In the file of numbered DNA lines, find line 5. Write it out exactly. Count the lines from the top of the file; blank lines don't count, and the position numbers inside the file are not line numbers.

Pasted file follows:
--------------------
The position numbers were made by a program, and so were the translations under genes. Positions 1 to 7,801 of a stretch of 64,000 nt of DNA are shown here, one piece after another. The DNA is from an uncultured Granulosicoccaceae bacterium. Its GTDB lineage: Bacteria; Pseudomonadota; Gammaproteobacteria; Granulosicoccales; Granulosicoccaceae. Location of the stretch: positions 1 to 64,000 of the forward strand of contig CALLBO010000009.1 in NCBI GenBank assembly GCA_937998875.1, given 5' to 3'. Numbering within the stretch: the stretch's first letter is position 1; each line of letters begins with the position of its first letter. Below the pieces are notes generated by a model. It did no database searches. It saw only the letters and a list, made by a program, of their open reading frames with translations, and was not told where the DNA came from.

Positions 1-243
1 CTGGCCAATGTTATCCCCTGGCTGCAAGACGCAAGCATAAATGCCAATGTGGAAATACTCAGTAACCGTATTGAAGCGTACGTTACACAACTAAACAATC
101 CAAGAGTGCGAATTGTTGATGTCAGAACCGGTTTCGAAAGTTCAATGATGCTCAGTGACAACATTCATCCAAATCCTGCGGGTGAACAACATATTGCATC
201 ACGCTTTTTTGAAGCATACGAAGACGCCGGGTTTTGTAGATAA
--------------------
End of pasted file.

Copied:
201 ACGCTTTTTTGAAGCATACGAAGACGCCGGGTTTTGTAGATAA